Upset alert? Georgia's high noon showdown with Missouri has potential for weirdness
While wading through the comments sections of SDS this week, I’ve discovered I’ve gained a bit of a reputation on this website. Apparently, I’ve not given Georgia “glowing coverage.”
Frankly, I think I’ve done a fairly good job of being fair and balanced about the Bulldogs. Yes, they’re in line for a New Year’s 6 bowl. Yes, this season is a disappointment, due in part to how the staff (mis)handled the most important position on the team. The 2 points don’t have to be mutually exclusive; both can be true concurrently.
(And yes, I was raised in western New York, home of the AP Top 25-ranked Buffalo Bulls, by the way. Shoutout to Lance Leipold for doing what no other Bulls coach has done before.)
But I digress. Back to Georgia, who take on Missouri at noon ET on Saturday. And what do you know? Eli Drinkwitz has his Tigers playing some good football in his 1st year, sitting at 5-3 and ranked No. 25 in the latest College Football Playoff rankings released Tuesday.
I’ve always been a big fan of Drinkwitz, the Gus Malzahn protegé who brings a dose of charisma and Southern charm to the Midwestern college town. At 37, he has a long career ahead of him; whether that’s in Columbia or elsewhere remains to be seen. He can lead the Tigers to a win that would send shockwaves through the conference landscape, in what has all the makings of a trap game for the Dawgs before they face Vanderbilt on Dec. 19.
No, this probably won’t be the “glowing coverage” you’re looking for, either. But Mizzou’s no doormat.
To be clear, Kirby Smart, I’m sure, will have his team ready in CoMo. But I have a bit of a nagging feeling about this one. Maybe it’s because the Tigers, unlike the Dawgs, aren’t coming off an unexpected open week. They won a 50-48 shootout with Arkansas last Saturday, the 3rd time this year they’ve broken the 40-point barrier. They’ve won their past 3 and might be setting themselves up next year to occupy that traditional 3rd spot in the SEC East — good enough to beat everyone else, but not quite to the point where they can beat the top dogs.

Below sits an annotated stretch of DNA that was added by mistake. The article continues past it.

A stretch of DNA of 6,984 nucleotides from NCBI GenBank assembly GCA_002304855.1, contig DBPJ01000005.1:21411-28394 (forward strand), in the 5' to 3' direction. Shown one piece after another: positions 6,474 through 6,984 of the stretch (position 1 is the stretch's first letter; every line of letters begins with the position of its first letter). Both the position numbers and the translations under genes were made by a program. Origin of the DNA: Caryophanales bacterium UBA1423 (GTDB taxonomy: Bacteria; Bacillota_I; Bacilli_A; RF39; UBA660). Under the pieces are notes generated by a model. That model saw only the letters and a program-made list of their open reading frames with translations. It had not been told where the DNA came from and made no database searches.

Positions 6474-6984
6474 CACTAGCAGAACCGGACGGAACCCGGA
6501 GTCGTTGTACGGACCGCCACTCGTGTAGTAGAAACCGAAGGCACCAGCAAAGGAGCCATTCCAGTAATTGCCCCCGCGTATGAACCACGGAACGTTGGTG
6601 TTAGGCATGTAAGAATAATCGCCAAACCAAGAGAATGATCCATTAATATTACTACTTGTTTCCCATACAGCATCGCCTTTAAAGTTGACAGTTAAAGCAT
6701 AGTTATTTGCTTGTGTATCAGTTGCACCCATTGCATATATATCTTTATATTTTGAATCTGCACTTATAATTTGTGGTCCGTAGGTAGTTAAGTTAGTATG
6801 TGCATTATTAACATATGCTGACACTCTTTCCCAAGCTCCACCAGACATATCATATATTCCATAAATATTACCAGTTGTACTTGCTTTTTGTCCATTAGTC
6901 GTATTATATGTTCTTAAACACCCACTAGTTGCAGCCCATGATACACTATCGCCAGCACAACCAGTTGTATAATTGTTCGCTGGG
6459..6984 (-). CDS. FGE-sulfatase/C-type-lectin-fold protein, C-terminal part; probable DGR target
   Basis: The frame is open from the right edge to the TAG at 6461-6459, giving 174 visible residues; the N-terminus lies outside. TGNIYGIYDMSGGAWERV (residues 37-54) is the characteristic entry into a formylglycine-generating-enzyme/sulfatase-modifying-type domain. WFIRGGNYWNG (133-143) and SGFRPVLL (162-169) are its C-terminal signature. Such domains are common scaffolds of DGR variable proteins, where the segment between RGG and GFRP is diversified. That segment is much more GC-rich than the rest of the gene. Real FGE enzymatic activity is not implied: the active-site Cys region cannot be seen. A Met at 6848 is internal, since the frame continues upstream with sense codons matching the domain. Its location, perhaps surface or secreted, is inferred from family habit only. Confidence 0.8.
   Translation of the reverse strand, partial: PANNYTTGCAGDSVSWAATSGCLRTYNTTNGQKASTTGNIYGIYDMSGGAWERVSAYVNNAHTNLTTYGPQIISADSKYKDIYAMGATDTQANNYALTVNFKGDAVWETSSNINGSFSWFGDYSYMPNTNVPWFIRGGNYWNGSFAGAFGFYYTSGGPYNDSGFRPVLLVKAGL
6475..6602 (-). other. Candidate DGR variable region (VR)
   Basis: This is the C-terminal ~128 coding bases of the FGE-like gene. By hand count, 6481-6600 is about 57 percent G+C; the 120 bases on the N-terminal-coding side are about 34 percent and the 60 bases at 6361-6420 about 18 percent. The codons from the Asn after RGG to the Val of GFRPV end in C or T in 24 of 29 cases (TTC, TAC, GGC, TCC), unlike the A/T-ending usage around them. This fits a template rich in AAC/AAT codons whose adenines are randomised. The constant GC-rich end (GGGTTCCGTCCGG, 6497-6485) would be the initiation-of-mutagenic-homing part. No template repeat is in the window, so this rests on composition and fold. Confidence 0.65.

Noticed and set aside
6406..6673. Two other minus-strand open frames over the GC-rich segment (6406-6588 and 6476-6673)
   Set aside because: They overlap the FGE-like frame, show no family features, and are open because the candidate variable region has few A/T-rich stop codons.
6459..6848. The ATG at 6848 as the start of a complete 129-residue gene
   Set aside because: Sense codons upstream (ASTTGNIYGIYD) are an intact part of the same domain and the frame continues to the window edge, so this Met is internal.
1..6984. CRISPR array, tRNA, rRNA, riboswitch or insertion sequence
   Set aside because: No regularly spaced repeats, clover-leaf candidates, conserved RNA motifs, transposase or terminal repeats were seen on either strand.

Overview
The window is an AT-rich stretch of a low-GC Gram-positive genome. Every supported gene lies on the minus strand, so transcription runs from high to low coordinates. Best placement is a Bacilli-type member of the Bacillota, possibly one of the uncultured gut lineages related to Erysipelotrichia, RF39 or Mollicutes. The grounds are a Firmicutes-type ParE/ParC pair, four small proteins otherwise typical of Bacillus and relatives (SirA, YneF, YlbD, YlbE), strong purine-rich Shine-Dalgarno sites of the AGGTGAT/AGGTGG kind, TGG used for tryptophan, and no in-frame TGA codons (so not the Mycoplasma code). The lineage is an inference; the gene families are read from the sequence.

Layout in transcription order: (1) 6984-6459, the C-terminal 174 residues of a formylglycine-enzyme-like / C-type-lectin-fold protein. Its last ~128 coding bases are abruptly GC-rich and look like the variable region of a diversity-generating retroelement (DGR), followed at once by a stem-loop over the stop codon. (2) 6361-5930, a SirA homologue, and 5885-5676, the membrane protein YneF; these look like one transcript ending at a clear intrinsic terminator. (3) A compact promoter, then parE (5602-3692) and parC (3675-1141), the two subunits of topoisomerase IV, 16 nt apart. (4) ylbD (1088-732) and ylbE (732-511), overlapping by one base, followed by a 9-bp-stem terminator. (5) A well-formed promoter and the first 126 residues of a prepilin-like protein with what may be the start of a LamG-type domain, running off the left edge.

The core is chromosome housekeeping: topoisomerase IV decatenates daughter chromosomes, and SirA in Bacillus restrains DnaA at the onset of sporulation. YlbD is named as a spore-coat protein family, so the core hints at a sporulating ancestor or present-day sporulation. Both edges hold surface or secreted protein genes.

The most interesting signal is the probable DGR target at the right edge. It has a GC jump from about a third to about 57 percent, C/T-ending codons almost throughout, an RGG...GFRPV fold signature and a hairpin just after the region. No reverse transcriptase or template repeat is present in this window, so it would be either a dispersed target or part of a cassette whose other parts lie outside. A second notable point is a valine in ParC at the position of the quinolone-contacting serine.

So don’t be surprised if the Dawgs are shaking off some rust in the 1st half. And while everyone will be watching JT Daniels, it might be worth checking out Connor Bazelak as well.
The redshirt freshman from Ohio — another Ohio-bred starting QB in the SEC did pretty well for himself last year — won’t be sneaking up on anyone in 2021. He hasn’t thrown for many touchdowns, but he’s hitting on 69.4 percent of his passes and has thrown just 2 interceptions in 258 attempts. Given the chance to do damage, he’ll gladly accept the invitation from any defense.
Bazelak has a strong cast around him, too. Mizzou wide receivers have been able to share the wealth, as 6 players have 22 or more catches and none more than 26. Three of those have more than 300 yards. Larry Rountree III has racked up 11 touchdowns out of the backfield and is destined for a 1,000-yard-plus season. Nick Bolton, by far the Tigers’ leading tackler, got nailed with a horrible targeting call in the 2nd quarter against the Razorbacks but will be able to go the entire way on Saturday. Trajan Jeffcoat, who mysteriously left the program last year, has become another key component in the defense with 5 sacks.
That said, the Dawgs are a much better team, albeit with flaws of their own. This is still a defense that let Will Rogers pick it apart for the better part of Georgia’s win against Mississippi State. Daniels, of course, did his part during that one, a week before the Dawgs’ running game ran roughshod over South Carolina.
Missouri will be a much bigger test than Mississippi State, and the game will give us our best read yet on who Daniels is. Was he simply able to feast in a low-risk environment against MSU, struggling in their 1st year in the Mike Leach regime? Or is he capable of doing the same against a surging Mizzou team that has won its past 3 games and has a chance to knock the Dawgs out of the NY6 picture?
The odds have Georgia as a heavy favorite — 13.5 points. They haven’t lost to the Tigers since 2013. And there’s likely no reason to think that the Bulldogs’ talent won’t be able to overcome any challenges thrown at them.
Although, if things get weird, just know that I warned you.